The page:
Stimulate urea reabsorption by the proximal tubule


    • b.

      Stimulate sodium reabsorption by the distal tubule


    • c.

      Stimulate water reabsorption by the descending limb of Henle’s loop


    • d.

      Stimulate sodium reabsorption by the ascending limb of Henle’s loop


    • e.

      Stimulate water secretion by the medullary collecting duct



  • 10.

    Normally at least 99% of the filtered load of which of the following substances is reabsorbed in the proximal tubule:



    • a.

      Chloride


    • b.

      Albumin


    • c.

      Water


    • d.

      Bicarbonate


    • e.

      Urea






Chapter 5




  • 1.

    The daily excretion rate of total osmoles for an individual is 900 mOsm. If this individual has a urine-concentrating defect and can produce urine having a maximum osmolality of only 300 mOsm/kg H 2 O, what is the minimum volume of water that must be ingested to prevent a rise in the osmolality of the body fluids? (Assume that insensible water loss is 1.5 L/day.)



    • a.

      1.5 L/day


    • b.

      3.0 L/day


    • c.

      4.5 L/day


    • d.

      6.0 L/day


    • e.

      7.5 L/day



  • 2.

    An individual is stricken with an illness characterized by nausea, vomiting, and diarrhea. Over a 2-day period, this individual experience a 3-kg loss in weight without a change in the plasma [Na + ]. What can be concluded about body fluid volumes and composition in this individual?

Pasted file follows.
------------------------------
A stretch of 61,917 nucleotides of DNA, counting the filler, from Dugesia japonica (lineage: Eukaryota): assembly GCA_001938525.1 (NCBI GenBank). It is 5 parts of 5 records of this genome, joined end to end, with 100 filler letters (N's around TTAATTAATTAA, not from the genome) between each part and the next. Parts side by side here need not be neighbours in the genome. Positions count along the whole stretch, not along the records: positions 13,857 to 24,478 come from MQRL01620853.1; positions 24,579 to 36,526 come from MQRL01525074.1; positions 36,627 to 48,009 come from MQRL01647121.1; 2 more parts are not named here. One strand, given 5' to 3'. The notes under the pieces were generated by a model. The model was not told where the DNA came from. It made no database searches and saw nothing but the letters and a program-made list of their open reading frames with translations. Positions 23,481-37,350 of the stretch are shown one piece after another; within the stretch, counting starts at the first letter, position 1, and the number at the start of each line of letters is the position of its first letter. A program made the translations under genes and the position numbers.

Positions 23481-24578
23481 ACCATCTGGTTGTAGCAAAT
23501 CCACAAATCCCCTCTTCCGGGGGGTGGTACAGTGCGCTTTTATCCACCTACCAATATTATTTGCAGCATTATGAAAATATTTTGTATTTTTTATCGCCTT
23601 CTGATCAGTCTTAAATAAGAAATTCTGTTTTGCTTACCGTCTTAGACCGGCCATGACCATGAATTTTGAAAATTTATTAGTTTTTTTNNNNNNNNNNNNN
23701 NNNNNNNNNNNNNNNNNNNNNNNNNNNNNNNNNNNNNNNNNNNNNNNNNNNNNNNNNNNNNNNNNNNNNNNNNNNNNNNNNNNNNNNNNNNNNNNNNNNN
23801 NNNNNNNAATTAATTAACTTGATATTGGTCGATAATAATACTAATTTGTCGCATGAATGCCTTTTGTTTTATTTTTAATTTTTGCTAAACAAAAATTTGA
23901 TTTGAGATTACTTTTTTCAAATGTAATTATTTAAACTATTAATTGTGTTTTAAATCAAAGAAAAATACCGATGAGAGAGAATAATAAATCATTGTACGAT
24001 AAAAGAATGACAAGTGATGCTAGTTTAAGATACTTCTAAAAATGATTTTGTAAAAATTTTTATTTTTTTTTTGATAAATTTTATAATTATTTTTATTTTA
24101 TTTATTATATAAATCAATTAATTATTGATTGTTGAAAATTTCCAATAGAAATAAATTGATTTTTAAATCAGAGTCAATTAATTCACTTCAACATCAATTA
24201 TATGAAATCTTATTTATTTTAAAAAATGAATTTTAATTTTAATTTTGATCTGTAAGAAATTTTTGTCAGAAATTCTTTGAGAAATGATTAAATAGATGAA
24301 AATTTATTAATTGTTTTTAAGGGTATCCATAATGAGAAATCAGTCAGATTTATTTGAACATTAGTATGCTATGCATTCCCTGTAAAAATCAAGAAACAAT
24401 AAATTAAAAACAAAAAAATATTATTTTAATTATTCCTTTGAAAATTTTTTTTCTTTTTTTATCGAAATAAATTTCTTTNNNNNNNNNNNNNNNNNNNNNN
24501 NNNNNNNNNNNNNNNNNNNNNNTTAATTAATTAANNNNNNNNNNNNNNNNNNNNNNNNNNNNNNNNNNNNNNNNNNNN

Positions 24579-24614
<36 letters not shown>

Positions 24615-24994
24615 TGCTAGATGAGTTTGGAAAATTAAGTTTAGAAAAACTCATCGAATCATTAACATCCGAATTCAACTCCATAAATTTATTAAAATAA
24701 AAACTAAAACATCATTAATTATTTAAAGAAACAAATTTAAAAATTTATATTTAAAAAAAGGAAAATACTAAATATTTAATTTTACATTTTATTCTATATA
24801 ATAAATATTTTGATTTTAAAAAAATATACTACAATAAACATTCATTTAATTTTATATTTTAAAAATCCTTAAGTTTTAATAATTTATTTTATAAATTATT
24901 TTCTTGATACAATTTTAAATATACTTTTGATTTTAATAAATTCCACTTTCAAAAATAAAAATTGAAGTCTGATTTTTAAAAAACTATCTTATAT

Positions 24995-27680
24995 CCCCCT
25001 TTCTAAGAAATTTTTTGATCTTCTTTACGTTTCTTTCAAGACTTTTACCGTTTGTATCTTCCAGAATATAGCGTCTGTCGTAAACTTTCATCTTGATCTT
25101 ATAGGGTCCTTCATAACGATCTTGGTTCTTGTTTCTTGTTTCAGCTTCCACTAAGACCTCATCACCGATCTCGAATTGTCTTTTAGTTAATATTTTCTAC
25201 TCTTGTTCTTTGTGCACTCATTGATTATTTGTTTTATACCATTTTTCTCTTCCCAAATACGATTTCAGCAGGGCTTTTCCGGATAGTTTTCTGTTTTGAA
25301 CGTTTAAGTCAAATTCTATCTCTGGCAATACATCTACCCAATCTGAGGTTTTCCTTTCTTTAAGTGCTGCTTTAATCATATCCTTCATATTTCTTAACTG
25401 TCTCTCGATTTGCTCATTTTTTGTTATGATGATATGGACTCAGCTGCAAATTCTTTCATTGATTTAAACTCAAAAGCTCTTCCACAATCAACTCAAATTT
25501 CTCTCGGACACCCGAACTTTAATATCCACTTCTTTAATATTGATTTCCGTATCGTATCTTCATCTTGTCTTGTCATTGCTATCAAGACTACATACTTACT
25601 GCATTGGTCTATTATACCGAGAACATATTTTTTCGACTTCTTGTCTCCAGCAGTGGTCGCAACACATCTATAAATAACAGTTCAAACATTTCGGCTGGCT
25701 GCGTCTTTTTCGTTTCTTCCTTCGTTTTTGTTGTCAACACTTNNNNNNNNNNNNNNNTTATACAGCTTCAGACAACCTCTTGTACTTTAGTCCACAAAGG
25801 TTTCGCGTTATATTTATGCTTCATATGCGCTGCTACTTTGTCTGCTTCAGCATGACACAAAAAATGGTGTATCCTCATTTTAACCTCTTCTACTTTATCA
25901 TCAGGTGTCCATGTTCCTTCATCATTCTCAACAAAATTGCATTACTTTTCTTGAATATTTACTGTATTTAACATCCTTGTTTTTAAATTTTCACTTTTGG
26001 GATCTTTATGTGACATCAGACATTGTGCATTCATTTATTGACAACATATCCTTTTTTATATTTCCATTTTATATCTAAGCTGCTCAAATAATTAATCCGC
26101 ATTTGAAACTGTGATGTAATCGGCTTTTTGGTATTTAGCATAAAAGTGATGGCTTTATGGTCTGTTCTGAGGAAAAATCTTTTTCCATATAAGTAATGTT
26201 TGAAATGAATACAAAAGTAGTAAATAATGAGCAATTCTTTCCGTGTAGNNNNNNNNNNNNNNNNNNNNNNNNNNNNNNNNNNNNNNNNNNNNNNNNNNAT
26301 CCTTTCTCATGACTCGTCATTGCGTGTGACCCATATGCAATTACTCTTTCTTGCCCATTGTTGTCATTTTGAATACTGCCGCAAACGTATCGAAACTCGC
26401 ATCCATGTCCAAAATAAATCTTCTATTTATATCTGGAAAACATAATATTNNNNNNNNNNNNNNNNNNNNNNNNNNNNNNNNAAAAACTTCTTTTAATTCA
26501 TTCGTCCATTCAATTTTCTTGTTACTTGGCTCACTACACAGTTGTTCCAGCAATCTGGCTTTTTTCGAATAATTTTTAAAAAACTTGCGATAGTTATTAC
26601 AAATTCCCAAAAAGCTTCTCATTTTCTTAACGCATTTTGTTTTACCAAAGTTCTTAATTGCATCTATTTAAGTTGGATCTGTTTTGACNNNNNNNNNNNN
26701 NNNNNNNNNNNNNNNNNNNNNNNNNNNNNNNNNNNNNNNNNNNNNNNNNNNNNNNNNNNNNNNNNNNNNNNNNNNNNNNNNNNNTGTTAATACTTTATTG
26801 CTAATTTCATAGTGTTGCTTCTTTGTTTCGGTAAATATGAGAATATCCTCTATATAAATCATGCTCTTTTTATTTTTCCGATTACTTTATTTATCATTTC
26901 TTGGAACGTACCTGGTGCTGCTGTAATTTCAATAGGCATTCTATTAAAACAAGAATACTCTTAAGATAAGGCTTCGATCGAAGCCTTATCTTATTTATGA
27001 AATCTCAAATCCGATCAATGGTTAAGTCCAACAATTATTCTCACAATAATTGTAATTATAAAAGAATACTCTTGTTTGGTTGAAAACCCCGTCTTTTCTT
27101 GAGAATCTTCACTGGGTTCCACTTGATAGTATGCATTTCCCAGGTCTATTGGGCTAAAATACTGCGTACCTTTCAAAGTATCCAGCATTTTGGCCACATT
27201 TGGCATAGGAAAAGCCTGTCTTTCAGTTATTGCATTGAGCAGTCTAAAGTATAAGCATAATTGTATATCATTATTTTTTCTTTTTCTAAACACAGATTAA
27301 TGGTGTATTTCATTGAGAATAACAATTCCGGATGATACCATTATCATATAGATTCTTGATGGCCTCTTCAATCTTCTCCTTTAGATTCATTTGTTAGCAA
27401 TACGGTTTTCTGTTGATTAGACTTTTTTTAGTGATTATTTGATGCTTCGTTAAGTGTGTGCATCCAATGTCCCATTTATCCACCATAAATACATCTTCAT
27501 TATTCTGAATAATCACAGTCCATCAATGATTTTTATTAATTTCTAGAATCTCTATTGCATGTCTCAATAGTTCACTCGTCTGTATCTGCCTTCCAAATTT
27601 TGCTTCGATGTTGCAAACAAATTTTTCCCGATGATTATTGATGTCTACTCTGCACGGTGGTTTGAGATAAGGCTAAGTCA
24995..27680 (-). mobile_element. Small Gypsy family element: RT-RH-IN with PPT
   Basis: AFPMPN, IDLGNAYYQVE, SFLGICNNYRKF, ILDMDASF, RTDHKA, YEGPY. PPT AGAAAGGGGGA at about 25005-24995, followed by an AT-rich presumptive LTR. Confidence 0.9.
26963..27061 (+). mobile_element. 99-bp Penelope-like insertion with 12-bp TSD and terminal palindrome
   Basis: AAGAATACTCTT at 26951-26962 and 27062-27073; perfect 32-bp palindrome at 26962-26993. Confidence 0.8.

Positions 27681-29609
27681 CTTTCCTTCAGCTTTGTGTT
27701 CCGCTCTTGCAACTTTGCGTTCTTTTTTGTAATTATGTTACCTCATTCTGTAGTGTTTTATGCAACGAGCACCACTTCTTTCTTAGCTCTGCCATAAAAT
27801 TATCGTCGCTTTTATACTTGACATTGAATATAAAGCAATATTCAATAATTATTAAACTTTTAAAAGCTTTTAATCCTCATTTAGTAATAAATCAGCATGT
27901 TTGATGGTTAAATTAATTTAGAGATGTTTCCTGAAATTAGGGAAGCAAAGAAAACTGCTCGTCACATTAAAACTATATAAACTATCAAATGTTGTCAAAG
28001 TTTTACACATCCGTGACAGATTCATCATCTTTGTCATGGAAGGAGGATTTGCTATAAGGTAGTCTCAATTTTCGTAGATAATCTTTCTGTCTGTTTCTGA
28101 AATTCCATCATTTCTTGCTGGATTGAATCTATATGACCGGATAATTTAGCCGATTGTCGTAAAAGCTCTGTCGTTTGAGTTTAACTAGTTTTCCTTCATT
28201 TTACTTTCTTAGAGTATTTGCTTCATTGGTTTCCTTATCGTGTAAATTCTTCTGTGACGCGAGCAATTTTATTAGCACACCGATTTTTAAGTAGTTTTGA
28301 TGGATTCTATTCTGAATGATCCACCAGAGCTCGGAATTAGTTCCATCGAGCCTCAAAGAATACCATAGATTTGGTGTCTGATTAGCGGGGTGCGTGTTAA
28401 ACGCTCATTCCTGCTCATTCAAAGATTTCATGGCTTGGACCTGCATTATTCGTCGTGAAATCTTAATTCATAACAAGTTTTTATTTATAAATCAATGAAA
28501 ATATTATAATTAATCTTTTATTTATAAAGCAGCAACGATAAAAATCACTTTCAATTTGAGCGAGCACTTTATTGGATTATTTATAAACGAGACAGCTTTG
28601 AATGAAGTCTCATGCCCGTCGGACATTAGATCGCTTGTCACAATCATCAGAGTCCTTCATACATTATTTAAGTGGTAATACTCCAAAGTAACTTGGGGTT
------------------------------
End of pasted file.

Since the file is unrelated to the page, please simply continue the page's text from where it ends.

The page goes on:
• a.

      The volume of ICF is increased


    • b.

      The volume of the ECF is decreased


    • c.

      The total body osmoles increased


    • d.

      The plasma osmolality is decreased



  • 3.

    Which of the following maneuvers would be expected to stimulate AVP secretion?



    • a.

      Infusion of 1 L hypertonic NaCl


    • b.

      Infusion of 1 L of an isoosmotic urea solution


    • c.

      5% expansion of the ECV


    • d.

      Infusion of 1 L of D 5 W


    • e.

      An acute increase in blood pressure



  • 4.

    An individual has no urine output over a 2-day period. During this time, body weight increases by 2 kg. Plasma [Na + ] is unchanged. What can be concluded about the volumes and composition of the body fluids?



    • a.

      The volume of the ICF is decreased


    • b.

      The volume of the ECF is increased


    • c.

      The total body water is normal


    • d.

      The plasma osmolality is decreased



  • 5.

    AVP has which of the following actions?



    • a.

      Increases the water permeability of the thick ascending limb of Henle’s loop


    • b.

      Increases the urea permeability of the cortical portion of the collecting duct


    • c.

      Increases the water permeability of the collecting duct


    • d.

      Decreases the GFR


    • e.

      Increases the water permeability of the proximal tubule



  • 6.

    A patient has polyuria and polydipsia, and the urine osmolality is 100 mOsm/kg H 2 O. After an intravenous injection of AVP, urine volume decreases and urine osmolality increases. What is the most likely disorder in this patient?



    • a.

      SIADH


    • b.

      Osmotic diuresis


    • c.

      Central diabetes insipidus


    • d.

      Nephrogenic diabetes insipidus


    • e.

      Nephrolithiasis (renal stone)



  • 7.

    An individual with polyuria resulting from nephrogenic diabetes insipidus is treated with a thiazide diuretic, which inhibits NaCl reabsorption by the distal tubule. After several weeks of therapy, daily urine output has decreased. What is the most likely explanation for the ability of the thiazide diuretic to reduce urine output in this individual?